Urgent Evoke: Online Learning as an Adventure Game

Some country in the Middle East. A woman senator, the proponent of a bill to give women equal rights to vote, has a problem. Sareh, an outspoken activist of the women’s rights movement, has been kidnapped and is being forced to issue statements that the parliament should NOT approve the women’s voting rights bill. The senator calls on Alchemy, who resides in Senegal and is the organizer of a secret network of stealth innovators. Alchemy issues an Urgent Evoke.

Urgent Evoke © World Bank Institute

Urgent Evoke © World Bank Institute

Agents from around the world spring into action to solve the problem. An agent from Ghana flies in to convince professional women in the said Middle East country to come forward and share their stories on television, thus empowering them. Another agent from Kenya parachutes in to try to setup a venture fund for women and the businessmen of the said country refuse to support it. A third agent from South Africa approaches a geek who with the help of his other geek friends finds the location where Sareh is being held. Alchemy confirms the location with satellite imagery and informs the senator who sends in the troops to free Sareh. Parliament gives women the right to vote. The women’s venture fund is setup with “outside” support.

This is the storyline of Episode 6: Empowering Women in Urgent Evoke, the social change adventure game that was developed by the World Bank and ran for 10 weeks on the social networking platform ning. The goal of the game was “to help empower young people all over the world, and especially young people in Africa, to come up with creative solutions to our most urgent social problems.” First season’s ten episodes covered social innovation, food security, power shift, water crisis, future of money, empowering women, urban resilience, indigenous knowledge, and crisis networking. There already has been promises of a Season 2.

Each mission set out three objectives for the agents. They had to:

  • LEARN – Investigate our great challenges and share what you discover;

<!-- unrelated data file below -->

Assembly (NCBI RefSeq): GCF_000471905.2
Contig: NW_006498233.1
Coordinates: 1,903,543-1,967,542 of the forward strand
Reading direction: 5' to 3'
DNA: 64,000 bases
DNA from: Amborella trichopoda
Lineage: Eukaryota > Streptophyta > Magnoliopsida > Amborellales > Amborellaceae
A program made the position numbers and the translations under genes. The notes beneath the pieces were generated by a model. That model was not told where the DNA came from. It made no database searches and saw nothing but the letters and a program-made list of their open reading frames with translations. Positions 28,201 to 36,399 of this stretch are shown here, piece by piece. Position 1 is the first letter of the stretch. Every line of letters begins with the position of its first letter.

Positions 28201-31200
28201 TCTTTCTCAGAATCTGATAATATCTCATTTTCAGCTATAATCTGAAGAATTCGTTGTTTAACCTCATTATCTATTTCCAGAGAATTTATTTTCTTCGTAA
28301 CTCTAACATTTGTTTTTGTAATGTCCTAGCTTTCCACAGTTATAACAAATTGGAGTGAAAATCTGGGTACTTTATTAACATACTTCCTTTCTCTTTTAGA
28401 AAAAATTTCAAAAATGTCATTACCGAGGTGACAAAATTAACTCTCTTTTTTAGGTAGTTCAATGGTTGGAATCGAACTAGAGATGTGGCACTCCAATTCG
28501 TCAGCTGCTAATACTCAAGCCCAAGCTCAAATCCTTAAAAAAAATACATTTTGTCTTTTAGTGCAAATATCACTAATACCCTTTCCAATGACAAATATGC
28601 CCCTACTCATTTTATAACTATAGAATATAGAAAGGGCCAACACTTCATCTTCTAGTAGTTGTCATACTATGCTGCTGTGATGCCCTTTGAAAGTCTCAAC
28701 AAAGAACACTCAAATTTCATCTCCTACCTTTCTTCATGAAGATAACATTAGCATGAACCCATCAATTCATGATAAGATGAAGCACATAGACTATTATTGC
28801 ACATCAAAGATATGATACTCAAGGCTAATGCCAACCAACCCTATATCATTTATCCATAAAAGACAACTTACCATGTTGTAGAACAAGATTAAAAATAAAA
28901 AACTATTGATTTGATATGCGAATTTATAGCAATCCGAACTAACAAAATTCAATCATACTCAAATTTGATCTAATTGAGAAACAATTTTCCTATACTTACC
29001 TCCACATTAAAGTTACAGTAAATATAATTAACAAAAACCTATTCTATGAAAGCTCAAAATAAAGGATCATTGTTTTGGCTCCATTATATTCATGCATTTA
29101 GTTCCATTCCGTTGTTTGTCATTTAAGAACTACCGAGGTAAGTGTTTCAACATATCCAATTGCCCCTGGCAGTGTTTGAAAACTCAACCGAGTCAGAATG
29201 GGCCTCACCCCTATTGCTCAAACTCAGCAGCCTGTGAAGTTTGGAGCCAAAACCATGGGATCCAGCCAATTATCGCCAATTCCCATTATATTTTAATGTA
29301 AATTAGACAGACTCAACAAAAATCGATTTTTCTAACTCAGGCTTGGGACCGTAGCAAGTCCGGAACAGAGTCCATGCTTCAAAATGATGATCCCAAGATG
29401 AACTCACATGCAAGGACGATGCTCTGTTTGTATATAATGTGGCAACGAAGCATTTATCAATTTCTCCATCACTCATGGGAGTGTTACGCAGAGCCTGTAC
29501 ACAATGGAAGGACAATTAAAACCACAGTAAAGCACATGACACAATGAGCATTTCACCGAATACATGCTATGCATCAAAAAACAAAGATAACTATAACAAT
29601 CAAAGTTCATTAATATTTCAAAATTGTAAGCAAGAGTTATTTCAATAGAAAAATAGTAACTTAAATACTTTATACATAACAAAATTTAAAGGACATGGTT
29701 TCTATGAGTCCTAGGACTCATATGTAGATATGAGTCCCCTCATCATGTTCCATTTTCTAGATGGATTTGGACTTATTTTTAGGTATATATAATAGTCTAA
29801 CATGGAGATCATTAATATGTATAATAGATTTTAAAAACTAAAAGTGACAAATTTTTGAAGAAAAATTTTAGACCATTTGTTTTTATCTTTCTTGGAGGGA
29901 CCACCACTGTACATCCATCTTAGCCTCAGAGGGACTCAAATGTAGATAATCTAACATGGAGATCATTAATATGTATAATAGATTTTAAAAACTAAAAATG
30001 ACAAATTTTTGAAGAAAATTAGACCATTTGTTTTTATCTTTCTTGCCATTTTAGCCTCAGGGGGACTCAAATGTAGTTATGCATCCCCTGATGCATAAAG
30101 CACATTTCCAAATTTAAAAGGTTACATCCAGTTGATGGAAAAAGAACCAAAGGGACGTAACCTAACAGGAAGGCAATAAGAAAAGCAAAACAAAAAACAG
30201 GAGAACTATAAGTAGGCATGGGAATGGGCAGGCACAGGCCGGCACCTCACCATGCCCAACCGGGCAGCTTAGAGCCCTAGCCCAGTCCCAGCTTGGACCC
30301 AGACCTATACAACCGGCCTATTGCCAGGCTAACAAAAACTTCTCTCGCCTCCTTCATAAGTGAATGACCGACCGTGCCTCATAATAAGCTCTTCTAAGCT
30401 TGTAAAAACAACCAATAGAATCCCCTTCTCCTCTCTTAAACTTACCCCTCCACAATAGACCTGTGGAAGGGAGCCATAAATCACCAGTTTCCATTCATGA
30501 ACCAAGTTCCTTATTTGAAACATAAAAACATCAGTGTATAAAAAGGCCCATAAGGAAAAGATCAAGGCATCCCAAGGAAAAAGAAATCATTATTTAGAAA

• ACT – Get out in the world. Do something small to help solve a real problem; and
  • IMAGINE – Unleash your creativity. Tell a story about the future you want to make.

19,242 agents took part in various missions and fulfilled these objectives for reward points. Active players were assigned secret missions and completing those resulted in bonus points. Many participants came up with “Evokations” or real world projects that they are planning to launch which elicited feedback and support from the community and bonus points from the organizers. (see more at About Evoke Game | How to Play)

As of this writing, participants are waiting to find out the winners who would get various prizes such as online mentorship, seed funding, or travel scholarships. There seems to be many parallel efforts to keep the connections alive, collaborate on evokations, and continue the initiative, all of which spells success for the larger effort.

While the game itself may have been successful, the content and message buried in the game leaves so much to be desired. The biggest problem I have is with the way the game deals with the “locals.” While the outside experts seem to have all the answers, the “locals” are either calling for help (the senator), or waiting for a savior to empower them (professional women who go on television), or being downright opposing (businessmen who oppose the venture fund) change.

The same big-brotherly attitude carries over to the game as well. From providing the answer to the problems (couldn’t we have presented just the problem at the beginning of the mission and asked the agents to find a solution instead of providing the answer?) to links for exploring, suggestions for ways to act, there is a lot of spoon-feeding which seem antithetical to the games message of agents being super-charged self-starting innovators.

While I decry the content and message of the game, I also want to applaud the game developers for doing several things right. For one, it is very difficult to create a thriving community in 10 weeks which Urgent Evoke accomplished. Even more importantly, game developers seemed to have cracked the tough nut of creating an online environment that encouraged exploring, learning, and sharing. Many variables have contributed to this: the 40+ individuals who are credited with various aspects of the game; the World Bank brand name; the built-in incentive structure for online actions; a community of moderator-managers…

So, to the game developers and World Bank Institute: a big thanks for all the valuable lessons that the first season of Urgent Evoke has provided. And, all the very best for the second season (psst: mobile phone based game may work better if you want to reach young people in Africa).

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1 Response to Urgent Evoke: Online Learning as an Adventure Game

  1. Catherine says:

    Interesting stuff. I hadn’t heard of Evoke…where did you find out about this? I’m also curious as to whether these types of games actually have a real world impact, or if they are just fun things for the creators to set up. I would think the World Bank would expect to see some results, though doubt this type of thing requires much in the way of resources. Wonder how they got the word out to participants?…

    Thanks for bringing this to our attention, Usha.

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